Comprehensive databases of genetic information such as VUS data exist, but Myriad has not consistently contributed to them. The objectives of these databases and research consortia, the authors state, are to accumulate data and to refine interpretive methods in order to create publicly available information for improving clinical interpretation of genetic testing. The authors acknowledge that as public resources accumulate data, the value of proprietary databases will erode. In the meantime, however, health plans will pay for many genetic tests that cannot be accurately interpreted based on publicly available information. Several options for encouraging the sharing of this information are suggested.
One option is that free access be a prerequisite to publication. Those having access to genetic information should be required to share data and algorithms as a prerequisite to publication of that information. However, only those who choose to publish would be required to share the data.
Another option would require that databases that list mutations or availability of genetic tests (e.g., the NIH’s nascent Genetic Testing Registry) mandate that test providers share sequence data and interpretive algorithms as a condition of listing their tests.
Another option would rely on the power of payors and regulators. Health plan payors currently reimburse bundled genetic tests and interpretive services. Payors, it is argued, could demand the evidence underlying the clinical determinations when interpretations cannot be independently verified. Payors could also refuse payment unless clinically relevant data are shared and subject to independent verification.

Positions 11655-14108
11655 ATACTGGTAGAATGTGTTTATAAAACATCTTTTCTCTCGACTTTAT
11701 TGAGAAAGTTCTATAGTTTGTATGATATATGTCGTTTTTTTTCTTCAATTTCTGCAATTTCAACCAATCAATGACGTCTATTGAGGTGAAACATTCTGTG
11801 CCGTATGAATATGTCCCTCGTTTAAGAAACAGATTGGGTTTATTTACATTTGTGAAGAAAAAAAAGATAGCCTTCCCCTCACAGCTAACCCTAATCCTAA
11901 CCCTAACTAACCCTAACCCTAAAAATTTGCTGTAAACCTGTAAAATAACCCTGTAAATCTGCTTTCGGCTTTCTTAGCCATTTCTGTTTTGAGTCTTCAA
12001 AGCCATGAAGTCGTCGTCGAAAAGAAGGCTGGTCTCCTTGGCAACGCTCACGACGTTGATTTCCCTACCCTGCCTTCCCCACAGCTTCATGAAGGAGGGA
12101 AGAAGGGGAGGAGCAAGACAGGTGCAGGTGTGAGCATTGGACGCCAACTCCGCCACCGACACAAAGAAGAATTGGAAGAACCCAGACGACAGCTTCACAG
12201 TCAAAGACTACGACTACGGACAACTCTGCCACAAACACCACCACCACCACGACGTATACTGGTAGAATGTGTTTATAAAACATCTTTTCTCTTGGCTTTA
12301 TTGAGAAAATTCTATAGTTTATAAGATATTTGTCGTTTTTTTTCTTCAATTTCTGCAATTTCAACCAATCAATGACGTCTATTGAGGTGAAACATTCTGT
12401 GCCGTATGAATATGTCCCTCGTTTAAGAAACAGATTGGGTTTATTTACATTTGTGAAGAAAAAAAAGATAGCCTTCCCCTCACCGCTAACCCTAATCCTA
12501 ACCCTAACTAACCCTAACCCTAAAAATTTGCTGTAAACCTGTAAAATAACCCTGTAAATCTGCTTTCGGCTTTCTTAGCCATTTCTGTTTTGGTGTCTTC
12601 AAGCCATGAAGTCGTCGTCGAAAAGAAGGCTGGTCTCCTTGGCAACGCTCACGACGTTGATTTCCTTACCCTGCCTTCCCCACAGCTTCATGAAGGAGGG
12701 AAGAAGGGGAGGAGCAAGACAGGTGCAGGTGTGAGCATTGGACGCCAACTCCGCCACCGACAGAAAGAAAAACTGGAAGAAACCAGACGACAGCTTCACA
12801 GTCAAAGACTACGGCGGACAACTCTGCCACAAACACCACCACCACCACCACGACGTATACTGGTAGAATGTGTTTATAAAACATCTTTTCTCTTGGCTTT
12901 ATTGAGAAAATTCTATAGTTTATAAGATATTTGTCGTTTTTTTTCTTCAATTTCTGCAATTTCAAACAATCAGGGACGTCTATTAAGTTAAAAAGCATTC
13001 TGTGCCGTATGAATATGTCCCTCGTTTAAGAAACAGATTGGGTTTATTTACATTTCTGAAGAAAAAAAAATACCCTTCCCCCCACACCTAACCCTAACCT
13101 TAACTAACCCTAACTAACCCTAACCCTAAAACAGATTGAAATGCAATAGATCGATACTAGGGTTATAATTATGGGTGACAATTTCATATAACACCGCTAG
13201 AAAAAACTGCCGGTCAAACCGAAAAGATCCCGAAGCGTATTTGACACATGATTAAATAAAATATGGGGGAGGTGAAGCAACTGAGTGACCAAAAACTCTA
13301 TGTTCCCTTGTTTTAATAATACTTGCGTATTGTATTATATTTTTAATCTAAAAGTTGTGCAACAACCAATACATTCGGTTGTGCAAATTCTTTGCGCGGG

The authors alternatively suggest that national authorities that regulate genomic tests mandate public disclosures as a condition of pre-market approval. Yet further, national and international institutions could fund research to re-create the data in proprietary databases by ensuring that results of genetic analysis be incorporated into large databases. Finally, national health systems could craft payment policies to create incentives for disclosure of data needed to interpret genetic tests – e.g., establishing payment codes for public deposit and interpretation of genomic data.
Patents, Trade Secrets and Public Benefit
One of the benefits of patents is their limited duration. After the patents expire, the technology is placed into the public domain in a manner that allows the public to reproduce the technology. Those involved in the debate over patenting genes (brought to the fore by the challenge to Myriad’s BRCA gene and testing patents, see for example, my prior post of September 25, 2012) have cautioned that removing the ability to protect intellectual property with patents could result in companies deciding to protect the information by the use of trade secrets, rather than patents. Thus, as noted by the authors, the public ultimately loses as the technologies may never enter the public domain.
While the authors pose some interesting solutions to gain access to Myriad’s technology, they never consider that if Myriad had chosen to patent the technology, the patents would expire and the technology would eventually become publicly available. Indeed, Myriad’s patents on the BRCA1/2 technology will expire in a few years. In addition, most patent applications are published prior to grant, thereby disclosing the technology 18 months after filing.
Myriad’s patents did not give rise to its expansive database, it was access to patient samples and Myriad’s expertise in analyzing that information and creating value from it. It is well documented that patents do not impede genetic research. In a recent letter to the journal Nature Methods, Jim Greenwood of the Biotechnology Industry Organization, reports that the number of reported patent lawsuits involving gene patents is practically nonexistent. “Gene patents do not hinder academic research” Nature Methods, Vol. 9(11), page 1039. He states: